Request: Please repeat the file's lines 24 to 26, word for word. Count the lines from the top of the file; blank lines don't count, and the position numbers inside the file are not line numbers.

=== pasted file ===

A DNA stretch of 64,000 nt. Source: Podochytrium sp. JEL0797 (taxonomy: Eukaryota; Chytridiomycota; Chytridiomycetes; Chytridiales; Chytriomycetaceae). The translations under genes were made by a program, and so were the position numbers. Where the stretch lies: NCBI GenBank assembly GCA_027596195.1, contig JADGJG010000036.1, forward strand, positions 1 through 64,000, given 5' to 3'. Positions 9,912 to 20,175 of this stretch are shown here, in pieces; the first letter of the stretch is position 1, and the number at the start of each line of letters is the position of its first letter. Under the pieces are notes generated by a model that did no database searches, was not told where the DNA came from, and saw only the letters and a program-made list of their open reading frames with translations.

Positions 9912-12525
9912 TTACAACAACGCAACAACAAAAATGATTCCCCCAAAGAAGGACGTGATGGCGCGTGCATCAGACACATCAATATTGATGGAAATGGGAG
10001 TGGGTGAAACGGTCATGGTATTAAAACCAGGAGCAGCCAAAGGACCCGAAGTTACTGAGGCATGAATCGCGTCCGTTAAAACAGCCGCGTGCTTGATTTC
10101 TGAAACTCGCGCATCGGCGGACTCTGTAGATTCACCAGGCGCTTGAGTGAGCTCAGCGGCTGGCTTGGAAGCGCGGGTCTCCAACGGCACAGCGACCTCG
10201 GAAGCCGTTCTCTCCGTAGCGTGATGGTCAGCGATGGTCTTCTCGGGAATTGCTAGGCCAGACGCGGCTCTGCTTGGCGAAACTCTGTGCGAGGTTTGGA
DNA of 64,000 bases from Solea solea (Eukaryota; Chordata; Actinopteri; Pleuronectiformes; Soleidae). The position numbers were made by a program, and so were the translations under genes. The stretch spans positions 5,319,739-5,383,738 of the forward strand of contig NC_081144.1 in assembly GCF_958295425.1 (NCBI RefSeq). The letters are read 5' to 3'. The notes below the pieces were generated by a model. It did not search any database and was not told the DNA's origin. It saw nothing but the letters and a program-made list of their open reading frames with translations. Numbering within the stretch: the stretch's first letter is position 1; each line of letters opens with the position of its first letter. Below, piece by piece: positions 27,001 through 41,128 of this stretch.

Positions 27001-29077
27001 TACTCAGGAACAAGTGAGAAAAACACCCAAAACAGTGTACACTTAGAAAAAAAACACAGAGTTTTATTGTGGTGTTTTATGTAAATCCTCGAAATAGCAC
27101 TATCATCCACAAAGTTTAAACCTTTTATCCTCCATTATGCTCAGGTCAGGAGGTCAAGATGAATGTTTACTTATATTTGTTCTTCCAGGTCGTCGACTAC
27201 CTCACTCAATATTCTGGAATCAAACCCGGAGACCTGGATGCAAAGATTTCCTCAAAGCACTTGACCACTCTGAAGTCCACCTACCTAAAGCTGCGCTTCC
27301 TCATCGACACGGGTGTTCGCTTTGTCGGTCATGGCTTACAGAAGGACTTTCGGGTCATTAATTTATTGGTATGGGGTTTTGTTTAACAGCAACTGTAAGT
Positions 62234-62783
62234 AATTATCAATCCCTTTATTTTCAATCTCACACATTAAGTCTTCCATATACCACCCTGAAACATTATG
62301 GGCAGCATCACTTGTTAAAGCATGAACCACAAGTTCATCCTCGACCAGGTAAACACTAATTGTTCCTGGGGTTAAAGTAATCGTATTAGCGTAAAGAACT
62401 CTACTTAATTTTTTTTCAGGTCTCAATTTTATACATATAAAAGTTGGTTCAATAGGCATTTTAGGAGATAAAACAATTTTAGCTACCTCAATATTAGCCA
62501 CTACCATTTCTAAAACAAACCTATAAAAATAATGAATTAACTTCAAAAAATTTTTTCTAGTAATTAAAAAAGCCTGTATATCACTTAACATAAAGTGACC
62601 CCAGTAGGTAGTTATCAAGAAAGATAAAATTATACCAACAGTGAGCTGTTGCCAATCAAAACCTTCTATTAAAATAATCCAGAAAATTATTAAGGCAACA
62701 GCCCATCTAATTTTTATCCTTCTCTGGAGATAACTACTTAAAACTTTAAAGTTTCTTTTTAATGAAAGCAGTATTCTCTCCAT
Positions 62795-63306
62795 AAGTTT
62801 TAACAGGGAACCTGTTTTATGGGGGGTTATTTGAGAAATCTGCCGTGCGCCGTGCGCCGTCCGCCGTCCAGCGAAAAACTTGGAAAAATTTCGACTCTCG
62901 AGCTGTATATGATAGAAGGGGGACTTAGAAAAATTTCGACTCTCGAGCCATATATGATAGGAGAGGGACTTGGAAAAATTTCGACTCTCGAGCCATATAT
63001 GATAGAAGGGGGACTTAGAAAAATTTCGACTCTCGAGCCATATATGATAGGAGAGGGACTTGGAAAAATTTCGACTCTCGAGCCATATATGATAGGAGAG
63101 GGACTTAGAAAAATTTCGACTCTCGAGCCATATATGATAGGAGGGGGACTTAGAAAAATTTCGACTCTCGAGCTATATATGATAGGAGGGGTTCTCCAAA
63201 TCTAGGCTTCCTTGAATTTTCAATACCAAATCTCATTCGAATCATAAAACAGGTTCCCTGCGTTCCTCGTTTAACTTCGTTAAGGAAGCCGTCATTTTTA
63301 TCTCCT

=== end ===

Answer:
63001 GATAGAAGGGGGACTTAGAAAAATTTCGACTCTCGAGCCATATATGATAGGAGAGGGACTTGGAAAAATTTCGACTCTCGAGCCATATATGATAGGAGAG
63101 GGACTTAGAAAAATTTCGACTCTCGAGCCATATATGATAGGAGGGGGACTTAGAAAAATTTCGACTCTCGAGCTATATATGATAGGAGGGGTTCTCCAAA
63201 TCTAGGCTTCCTTGAATTTTCAATACCAAATCTCATTCGAATCATAAAACAGGTTCCCTGCGTTCCTCGTTTAACTTCGTTAAGGAAGCCGTCATTTTTA